For completeness' sake we add, in regard to the farming of land, that two kinds of leases were in use. Under the first, called Shetar Arisuth, the lessee received a certain portion of the produce. He might be a lessee for life, for a specified number of years, or even a hereditary tiller of the ground; or he might sub-let it to another person. Under the second kind of lease, the farmer - or Meqabbel - entered into a contract for payment either in kind, when he undertook to pay a stipulated and unvarying amount of produce, in which case he was called a Chokher, or else a certain annual rental in money, when he was called a Sokher. From this somewhat lengthened digression, we return to notice the moral of the Parable. It is put in these words:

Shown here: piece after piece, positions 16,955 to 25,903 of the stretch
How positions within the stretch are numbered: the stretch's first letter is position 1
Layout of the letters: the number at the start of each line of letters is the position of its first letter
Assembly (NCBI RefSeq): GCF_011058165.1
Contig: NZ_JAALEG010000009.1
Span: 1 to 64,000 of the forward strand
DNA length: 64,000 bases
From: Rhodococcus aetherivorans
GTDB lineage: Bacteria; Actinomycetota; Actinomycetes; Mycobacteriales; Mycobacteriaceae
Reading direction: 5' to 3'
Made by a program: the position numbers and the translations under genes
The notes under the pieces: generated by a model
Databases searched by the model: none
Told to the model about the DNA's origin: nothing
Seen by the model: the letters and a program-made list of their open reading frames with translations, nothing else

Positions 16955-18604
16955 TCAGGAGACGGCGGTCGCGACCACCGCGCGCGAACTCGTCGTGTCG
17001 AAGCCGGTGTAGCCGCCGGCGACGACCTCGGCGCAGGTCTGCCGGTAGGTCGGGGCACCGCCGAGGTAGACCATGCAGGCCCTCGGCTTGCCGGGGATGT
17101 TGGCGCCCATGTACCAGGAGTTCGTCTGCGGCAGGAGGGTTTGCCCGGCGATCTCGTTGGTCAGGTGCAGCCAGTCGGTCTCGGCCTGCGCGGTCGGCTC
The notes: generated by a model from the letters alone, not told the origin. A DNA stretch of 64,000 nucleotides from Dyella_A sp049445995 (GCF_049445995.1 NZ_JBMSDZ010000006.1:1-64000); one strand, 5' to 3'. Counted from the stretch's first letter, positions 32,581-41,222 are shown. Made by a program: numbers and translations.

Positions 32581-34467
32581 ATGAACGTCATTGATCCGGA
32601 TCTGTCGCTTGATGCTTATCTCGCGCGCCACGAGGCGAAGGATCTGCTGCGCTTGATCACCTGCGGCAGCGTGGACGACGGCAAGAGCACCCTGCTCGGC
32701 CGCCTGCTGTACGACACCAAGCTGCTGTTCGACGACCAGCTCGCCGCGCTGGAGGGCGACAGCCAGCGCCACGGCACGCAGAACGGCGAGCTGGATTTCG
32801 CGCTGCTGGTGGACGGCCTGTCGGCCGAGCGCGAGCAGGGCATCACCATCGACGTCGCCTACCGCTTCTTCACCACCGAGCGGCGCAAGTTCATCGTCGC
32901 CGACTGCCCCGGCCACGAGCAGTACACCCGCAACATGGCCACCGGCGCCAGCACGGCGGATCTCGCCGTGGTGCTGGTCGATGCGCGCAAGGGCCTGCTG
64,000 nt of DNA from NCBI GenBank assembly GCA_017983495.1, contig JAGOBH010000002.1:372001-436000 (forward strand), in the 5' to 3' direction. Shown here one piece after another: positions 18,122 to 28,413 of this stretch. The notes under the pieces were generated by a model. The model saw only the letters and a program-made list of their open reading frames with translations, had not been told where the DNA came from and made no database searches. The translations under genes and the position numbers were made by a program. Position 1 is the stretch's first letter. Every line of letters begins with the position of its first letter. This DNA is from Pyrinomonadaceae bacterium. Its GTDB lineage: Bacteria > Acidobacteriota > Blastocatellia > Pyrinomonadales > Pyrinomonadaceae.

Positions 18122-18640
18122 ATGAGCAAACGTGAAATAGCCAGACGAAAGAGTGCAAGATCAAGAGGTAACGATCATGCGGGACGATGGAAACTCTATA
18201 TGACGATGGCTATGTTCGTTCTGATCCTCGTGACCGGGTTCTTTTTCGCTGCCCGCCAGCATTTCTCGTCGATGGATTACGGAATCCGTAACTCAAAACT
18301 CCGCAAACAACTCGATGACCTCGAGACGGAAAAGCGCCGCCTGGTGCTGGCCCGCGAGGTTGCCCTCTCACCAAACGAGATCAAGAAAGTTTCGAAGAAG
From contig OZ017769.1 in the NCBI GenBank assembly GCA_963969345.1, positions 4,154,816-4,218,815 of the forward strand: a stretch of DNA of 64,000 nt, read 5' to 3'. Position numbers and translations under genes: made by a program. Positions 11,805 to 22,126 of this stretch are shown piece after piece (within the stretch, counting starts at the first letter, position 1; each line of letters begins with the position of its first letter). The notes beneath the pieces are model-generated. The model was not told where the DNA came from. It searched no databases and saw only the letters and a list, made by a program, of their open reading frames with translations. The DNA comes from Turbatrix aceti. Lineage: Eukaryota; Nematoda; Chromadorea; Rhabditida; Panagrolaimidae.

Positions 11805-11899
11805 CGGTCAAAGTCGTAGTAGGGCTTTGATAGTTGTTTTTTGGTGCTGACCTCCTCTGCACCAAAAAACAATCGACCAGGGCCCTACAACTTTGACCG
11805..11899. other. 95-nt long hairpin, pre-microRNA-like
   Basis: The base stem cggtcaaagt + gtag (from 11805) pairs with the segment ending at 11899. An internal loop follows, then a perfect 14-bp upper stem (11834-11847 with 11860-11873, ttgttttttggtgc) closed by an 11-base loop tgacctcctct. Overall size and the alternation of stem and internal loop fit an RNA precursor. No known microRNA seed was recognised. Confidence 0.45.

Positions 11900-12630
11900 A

"And I tell you, make friends for yourselves by means of the mammon of unrighteousness; so that, when you fail, they may receive you into the age-lasting dwellings." (Luke 16:9)
From what has been previously stated, the meaning of these words offers little serious difficulty. We must again recall the circumstances, that they were primarily addressed to converted publicans and sinners, to whom the expression 'Mamon of unrighteousness ' - of which there are close analogies, and even an exact transcript in the Targum - would have an obvious meaning. Among us, also, there are not a few who may feel its aptness as they look back on the past, while to all it carries a much needed warning.